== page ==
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Transfert s01e22, Quiz 63: j’en prends plein la tête

    Enhance your French listening comprehension skills with this clip of French in real life. How many “que’s” can someone use? This may surprise you… Follow along and listen for these phrases: “je ne me rendais pas encore compte”, “j’en prends plein la tête”, “ouvrir mon cœur”, and “m’apprendre”. Set you level and fill in the…

    Learn French with a podcast snippet! This clip is is from Transfert s01ep22. We do not own the content. Listen to the entire episode here.

    17 seconds, 62 words
    -, ', ', ',. ',pfff,.
    moment-rendaiscompte, c'était,bon j'enplein,comptechoses qu'enfaitcomplètementlibérer,complètementcœur. ',pfff,benvaisaimer.
    Etàce moment-rendaisencorecompte,parceque c'était,bon j'enprendsplein,rendaisencorecomptequeallaitouvrirtellementchoses qu'enfaitallaitcomplètementlibérer,queallaitcomplètementouvrircœur.queallait m'apprendreque,pfff,benmaintenantvaisaimer.

    The above audio sample and transcription is from Transfert s01ep22. We do not own the content. Listen to the entire episode here.

    I’m feeling really overwhelmed

    What’s opening up for you with this clip?

    The snippet in English

    Find a translation of this snippet here, how much of this did you hear?

    Et à ce moment-là je ne me rendais pas encore compte, parce que c’était, bon j’en prends plein la tête, je ne me rendais pas encore compte que ça allait ouvrir tellement de choses et qu’en fait ça allait complètement me libérer, que ça allait complètement ouvrir mon cœur. Et que ça allait m’apprendre que, pfff, et ben maintenant je vais aimer.

    And at the time, I didn’t realize yet, because it was, well, I’ve had a lot on my mind, I didn’t realize yet that it was going to open up so many things and that in fact it was going to completely liberate me, that it was going to completely open up my heart. And that it was going to teach me that, pfff, well now I’m going to love.

    The above translation from Deepl

    What does “je ne me rendais pas encore compte” mean?

    “Je ne me rendais pas encore compte” translates to “I did not yet realize” or “I was not yet aware” in English.

    Usage and Interpretation

    • This phrase is a combination of “je ne me rendais pas compte” (I did not realize) and “encore” (yet), indicating a past lack of awareness or understanding that might have changed over time.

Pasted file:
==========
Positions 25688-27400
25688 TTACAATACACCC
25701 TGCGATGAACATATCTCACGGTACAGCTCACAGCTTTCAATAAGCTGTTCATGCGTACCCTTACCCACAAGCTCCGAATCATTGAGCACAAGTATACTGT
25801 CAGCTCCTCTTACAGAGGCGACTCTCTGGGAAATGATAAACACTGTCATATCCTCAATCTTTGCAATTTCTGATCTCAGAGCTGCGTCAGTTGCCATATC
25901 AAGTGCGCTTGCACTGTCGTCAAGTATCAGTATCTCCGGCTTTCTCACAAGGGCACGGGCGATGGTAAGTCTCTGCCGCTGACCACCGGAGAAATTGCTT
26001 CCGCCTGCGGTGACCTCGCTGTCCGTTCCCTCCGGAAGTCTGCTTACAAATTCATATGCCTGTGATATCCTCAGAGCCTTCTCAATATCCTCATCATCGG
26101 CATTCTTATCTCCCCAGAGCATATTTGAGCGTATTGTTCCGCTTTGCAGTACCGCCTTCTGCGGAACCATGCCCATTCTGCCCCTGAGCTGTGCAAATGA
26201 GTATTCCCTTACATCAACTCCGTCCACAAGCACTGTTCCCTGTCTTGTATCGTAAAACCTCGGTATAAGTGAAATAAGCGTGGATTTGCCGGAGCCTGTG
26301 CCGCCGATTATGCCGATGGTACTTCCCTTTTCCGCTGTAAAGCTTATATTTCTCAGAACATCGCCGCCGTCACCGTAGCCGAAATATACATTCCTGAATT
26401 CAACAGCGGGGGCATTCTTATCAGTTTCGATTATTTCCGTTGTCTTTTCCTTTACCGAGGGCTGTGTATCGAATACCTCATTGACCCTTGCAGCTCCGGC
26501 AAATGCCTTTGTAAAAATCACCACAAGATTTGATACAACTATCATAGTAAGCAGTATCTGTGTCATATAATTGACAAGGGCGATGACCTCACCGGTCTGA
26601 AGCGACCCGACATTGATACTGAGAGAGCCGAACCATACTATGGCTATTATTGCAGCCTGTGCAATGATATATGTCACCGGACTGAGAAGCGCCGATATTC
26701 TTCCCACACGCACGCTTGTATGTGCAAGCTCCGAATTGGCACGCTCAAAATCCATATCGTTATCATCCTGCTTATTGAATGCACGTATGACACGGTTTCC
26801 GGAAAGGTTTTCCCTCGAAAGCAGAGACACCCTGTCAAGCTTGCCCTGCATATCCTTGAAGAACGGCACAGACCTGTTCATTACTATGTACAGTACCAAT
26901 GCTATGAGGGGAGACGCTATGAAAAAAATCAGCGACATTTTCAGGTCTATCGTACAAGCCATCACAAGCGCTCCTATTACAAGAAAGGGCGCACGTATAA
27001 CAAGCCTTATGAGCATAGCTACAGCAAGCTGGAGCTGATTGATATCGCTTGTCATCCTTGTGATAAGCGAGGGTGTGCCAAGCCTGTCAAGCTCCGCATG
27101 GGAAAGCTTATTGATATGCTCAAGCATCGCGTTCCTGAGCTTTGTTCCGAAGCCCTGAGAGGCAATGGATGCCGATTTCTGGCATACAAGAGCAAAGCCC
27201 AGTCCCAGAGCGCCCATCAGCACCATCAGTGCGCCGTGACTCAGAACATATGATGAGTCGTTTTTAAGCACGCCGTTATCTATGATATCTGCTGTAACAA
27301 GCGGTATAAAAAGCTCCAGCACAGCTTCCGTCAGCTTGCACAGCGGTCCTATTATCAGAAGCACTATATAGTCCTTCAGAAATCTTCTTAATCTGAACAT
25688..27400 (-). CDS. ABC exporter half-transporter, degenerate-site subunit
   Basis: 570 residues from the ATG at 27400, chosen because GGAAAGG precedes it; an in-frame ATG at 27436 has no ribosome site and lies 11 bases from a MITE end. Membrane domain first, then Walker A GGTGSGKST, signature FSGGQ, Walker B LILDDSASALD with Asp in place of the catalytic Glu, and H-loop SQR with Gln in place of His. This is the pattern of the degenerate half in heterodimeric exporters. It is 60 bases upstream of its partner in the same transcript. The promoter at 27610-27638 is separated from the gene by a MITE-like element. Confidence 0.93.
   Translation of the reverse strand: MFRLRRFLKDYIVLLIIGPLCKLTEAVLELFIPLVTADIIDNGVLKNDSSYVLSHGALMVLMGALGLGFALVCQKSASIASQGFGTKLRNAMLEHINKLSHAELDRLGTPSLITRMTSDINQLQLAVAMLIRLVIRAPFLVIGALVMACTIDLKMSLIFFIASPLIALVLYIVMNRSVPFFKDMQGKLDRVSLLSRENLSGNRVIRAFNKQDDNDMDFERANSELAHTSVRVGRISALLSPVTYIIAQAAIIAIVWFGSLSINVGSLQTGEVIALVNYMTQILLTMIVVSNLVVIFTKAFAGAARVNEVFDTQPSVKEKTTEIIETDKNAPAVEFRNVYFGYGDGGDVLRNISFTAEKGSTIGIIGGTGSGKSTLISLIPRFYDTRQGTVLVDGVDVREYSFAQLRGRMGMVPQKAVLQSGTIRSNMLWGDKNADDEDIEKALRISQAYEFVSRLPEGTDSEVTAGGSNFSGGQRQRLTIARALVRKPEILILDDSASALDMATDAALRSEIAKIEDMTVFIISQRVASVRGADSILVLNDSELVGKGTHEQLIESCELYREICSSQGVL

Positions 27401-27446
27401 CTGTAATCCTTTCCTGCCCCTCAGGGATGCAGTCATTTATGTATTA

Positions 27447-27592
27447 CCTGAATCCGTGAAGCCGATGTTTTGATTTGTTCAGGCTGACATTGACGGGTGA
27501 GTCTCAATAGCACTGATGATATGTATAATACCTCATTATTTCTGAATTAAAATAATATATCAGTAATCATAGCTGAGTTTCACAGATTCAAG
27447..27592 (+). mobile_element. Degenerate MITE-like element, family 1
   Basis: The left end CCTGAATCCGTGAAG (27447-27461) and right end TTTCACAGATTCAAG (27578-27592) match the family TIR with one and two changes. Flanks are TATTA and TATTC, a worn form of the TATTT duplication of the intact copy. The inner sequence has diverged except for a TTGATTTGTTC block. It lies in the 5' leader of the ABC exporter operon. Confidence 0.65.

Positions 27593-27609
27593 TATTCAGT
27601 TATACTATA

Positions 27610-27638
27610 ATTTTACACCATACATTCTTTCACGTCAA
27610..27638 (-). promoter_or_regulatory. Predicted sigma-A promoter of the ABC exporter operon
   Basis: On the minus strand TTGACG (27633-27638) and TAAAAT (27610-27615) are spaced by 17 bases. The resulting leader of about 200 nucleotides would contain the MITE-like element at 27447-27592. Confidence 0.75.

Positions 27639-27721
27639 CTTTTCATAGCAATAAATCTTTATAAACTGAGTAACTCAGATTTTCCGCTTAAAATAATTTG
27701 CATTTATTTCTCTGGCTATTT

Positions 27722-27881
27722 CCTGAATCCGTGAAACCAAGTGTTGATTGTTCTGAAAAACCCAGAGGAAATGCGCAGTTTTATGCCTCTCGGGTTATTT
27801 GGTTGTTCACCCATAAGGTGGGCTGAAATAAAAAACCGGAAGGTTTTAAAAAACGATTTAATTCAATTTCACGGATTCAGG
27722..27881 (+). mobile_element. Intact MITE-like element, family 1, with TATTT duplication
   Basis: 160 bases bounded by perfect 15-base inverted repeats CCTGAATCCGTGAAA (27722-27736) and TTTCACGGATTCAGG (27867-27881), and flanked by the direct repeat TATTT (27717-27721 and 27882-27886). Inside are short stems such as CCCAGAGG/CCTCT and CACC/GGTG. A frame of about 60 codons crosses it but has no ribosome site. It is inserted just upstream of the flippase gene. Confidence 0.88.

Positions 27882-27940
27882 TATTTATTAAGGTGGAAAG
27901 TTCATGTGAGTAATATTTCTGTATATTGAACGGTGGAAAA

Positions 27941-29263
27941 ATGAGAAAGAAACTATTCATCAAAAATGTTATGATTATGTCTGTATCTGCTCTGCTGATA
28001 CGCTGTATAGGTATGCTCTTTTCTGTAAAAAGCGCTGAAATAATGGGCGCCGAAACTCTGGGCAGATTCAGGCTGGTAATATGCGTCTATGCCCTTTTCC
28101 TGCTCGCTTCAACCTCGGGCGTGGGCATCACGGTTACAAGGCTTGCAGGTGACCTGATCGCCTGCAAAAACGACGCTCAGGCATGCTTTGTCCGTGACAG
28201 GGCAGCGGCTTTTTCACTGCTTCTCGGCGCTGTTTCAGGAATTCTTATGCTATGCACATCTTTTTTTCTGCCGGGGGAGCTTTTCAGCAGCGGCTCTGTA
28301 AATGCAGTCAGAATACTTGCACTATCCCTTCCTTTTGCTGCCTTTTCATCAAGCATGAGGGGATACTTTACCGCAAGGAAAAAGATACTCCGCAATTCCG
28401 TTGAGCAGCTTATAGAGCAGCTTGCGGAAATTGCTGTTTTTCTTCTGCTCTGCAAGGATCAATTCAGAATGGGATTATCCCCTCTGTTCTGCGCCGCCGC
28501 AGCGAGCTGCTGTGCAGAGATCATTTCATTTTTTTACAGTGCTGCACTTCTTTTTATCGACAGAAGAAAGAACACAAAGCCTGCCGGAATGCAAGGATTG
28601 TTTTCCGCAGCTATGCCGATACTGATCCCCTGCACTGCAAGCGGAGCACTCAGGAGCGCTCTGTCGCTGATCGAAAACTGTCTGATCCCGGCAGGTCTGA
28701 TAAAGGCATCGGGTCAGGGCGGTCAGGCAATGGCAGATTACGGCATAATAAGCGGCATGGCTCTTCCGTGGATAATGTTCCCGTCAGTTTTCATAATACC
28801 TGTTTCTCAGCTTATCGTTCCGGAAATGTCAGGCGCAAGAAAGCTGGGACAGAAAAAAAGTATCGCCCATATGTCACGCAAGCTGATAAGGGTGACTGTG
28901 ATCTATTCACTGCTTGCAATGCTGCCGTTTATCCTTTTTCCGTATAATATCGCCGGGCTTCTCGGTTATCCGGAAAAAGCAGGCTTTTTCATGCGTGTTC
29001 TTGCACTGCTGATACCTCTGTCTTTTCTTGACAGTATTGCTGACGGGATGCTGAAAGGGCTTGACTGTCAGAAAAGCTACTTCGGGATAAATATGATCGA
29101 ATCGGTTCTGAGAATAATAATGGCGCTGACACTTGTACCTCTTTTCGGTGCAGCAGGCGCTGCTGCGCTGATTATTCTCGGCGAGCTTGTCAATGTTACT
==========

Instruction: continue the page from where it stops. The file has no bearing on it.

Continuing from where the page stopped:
• It’s used to express that at a particular time in the past, the speaker was not aware of or did not fully understand a situation, fact, or feeling, which implies that this realization or awareness might have come at a later point.

    Examples

    • “Je ne me rendais pas encore compte de l’importance de la situation.” (I did not yet realize the importance of the situation.)
    • “À l’époque, je ne me rendais pas encore compte des conséquences.” (At that time, I was not yet aware of the consequences.)

    Context

    The phrase is commonly used in reflective or introspective contexts, often when looking back on past events or experiences.

    It can be used in both formal and informal settings, particularly in narratives or personal accounts where the speaker is recounting their past thoughts or feelings.

    Synonyms

    • “Je n’avais pas encore pris conscience” (I had not yet become aware).
    • “Je n’avais pas encore compris” (I had not yet understood).

    Summary

    “Je ne me rendais pas encore compte” means “I did not yet realize” or “I was not yet aware.” It’s used to reflect on a past state of unawareness or lack of understanding, indicating a change or development in the speaker’s perception or knowledge over time. The phrase is versatile and is often used in discussions or narratives that involve a retrospective look at personal growth, understanding, or awareness.

    What does “j’en prends plein la tête” mean?

    “J’en prends plein la tête” translates to “I’m taking a lot on the head” in English. This phrase is an idiomatic expression in French.

    Usage and Interpretation

    • The phrase is used figuratively to express feeling overwhelmed, inundated, or heavily criticized.
    • It doesn’t literally mean something is hitting the speaker’s head; rather, it’s a metaphor for experiencing a significant amount of stress, pressure, or criticism.

    Examples

    • “Avec tout ce travail, j’en prends plein la tête.” (With all this work, I’m feeling really overwhelmed.)
    • “Lors de la réunion, j’en ai pris plein la tête.” (During the meeting, I took a lot of criticism.)

    Context

    • This idiom is often used in informal settings. It’s a colloquial way to express personal difficulties, whether due to workload, criticism, or other forms of pressure.
    • It’s commonly used in everyday speech among friends or colleagues in a less formal environment.

    Cultural Notes

    • The phrase captures the French flair for dramatic expression, using physical metaphors to describe emotional or psychological experiences.
    • It reflects the value placed on expressing personal feelings vividly and metaphorically in French culture.

    Summary